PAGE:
The call for a living wage came from a Church-based organization called Baltimoreans United in Leadership Development (BUILD).

The group laid out its agenda in a 1993 "social compact" that asked employers in the heavily subsidized downtown district to pay better wages. The employers refused, for the most part.

Meanwhile, BUILD organizers took to the streets, talking to low-paid workers at bus stops, serving them hot coffee outside office buildings where they swept floors and emptied out wastebaskets.

Together with the workers, BUILD formed an alliance with the American Federation of State, County, and Municipal Employees. With funding from the U.S. bishops' Campaign for Human Development, the organization of low-wage workers, the Solidarity Sponsoring Committee.

Baltimore is now considered the first municipality in the country to adopt a living wage for service workers.

The $6.10 hourly wage that took effect in July will rise to $7.70 an hour in 1999. According to city estimates, approximately 4,000 service workers will benefit from the new law. Most of these workers had received the federal minimum wage, which made some of them eligible for government assistance, such as food stamps. The Church-labor alliance has now launched a new campaign for a similar measure at the Maryland state level.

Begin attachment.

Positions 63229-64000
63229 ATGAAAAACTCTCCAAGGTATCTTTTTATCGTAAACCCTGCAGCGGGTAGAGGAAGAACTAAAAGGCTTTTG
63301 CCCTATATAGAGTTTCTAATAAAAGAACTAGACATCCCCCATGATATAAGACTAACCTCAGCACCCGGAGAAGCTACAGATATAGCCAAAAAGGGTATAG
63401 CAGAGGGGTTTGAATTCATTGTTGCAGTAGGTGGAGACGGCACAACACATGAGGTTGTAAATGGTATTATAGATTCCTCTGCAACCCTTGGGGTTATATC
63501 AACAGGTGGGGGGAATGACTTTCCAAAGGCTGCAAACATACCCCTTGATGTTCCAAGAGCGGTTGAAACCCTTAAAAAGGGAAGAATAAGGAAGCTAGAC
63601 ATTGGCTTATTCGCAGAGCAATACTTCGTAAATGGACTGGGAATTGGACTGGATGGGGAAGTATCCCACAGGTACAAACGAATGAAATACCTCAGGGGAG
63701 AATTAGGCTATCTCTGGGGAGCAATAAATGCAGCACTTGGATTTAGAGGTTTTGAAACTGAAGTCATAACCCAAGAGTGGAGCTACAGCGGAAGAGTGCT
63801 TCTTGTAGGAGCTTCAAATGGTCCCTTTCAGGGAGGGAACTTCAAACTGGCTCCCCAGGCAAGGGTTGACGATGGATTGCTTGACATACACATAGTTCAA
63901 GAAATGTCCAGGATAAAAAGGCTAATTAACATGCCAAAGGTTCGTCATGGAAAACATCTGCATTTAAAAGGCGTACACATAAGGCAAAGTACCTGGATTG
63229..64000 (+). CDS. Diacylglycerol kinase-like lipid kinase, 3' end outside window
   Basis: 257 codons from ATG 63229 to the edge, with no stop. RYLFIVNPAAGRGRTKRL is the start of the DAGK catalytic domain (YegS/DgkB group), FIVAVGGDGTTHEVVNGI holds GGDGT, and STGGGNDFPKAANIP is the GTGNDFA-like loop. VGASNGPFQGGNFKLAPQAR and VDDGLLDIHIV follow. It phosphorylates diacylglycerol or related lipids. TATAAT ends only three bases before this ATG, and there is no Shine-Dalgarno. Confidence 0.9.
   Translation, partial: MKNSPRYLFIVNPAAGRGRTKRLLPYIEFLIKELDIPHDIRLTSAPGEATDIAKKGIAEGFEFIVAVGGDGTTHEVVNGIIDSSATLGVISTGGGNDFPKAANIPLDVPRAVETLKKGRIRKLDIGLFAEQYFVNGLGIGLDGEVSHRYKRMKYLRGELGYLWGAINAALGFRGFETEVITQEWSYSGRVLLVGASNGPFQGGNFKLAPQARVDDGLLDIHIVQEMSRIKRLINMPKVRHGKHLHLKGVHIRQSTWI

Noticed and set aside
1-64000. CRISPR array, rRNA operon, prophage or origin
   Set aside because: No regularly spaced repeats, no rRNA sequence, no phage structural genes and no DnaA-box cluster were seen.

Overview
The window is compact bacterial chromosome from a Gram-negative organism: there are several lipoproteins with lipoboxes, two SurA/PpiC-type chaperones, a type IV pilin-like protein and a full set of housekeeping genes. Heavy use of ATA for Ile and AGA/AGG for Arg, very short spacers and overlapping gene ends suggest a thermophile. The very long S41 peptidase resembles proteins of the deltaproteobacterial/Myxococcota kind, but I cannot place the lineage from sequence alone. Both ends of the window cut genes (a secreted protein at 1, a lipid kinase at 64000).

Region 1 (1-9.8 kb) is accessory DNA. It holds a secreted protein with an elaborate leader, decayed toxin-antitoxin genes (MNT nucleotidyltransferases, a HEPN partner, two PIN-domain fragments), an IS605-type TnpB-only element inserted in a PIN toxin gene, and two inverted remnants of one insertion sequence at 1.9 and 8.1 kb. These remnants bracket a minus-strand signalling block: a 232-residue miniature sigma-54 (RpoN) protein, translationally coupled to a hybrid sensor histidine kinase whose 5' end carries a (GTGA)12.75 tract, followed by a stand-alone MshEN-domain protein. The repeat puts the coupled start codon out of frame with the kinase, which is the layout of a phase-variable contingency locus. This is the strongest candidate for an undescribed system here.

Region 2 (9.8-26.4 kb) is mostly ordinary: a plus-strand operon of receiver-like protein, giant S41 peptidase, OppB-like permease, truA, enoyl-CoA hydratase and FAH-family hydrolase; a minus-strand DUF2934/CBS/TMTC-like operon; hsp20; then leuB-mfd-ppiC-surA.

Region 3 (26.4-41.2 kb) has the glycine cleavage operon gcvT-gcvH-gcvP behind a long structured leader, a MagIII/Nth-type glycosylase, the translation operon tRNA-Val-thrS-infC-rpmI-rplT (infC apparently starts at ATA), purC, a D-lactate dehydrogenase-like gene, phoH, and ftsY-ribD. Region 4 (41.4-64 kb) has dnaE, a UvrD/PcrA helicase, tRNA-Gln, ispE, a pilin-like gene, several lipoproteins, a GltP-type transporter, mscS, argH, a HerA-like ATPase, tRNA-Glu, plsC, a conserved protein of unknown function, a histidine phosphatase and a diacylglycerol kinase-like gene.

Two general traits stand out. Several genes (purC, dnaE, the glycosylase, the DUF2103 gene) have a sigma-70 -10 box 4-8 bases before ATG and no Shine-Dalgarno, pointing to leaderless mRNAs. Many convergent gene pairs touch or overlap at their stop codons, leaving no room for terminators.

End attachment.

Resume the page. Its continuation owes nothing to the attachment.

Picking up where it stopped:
As Father Lupico sees it, the revival of the living-wage gospel is good news for poor families like the ones who share a meal at Blessed Sacrament Church on Wednesday evenings.

"I met a guy who is going to be able to buy a fixer-upper house with his brother because of the increase," said Father Lupico, referring to the pay raise for service workers. "Now that they're both making six bucks an hour, they can get a loan. It's two families in one house, but it's better than living in the projects."

Taken from the September 3, 1995 issue of "Our Sunday Visitor". Our Sunday Visitor, 200 Noll Plaza, Huntington, IN 46750. 1-219-356-8400.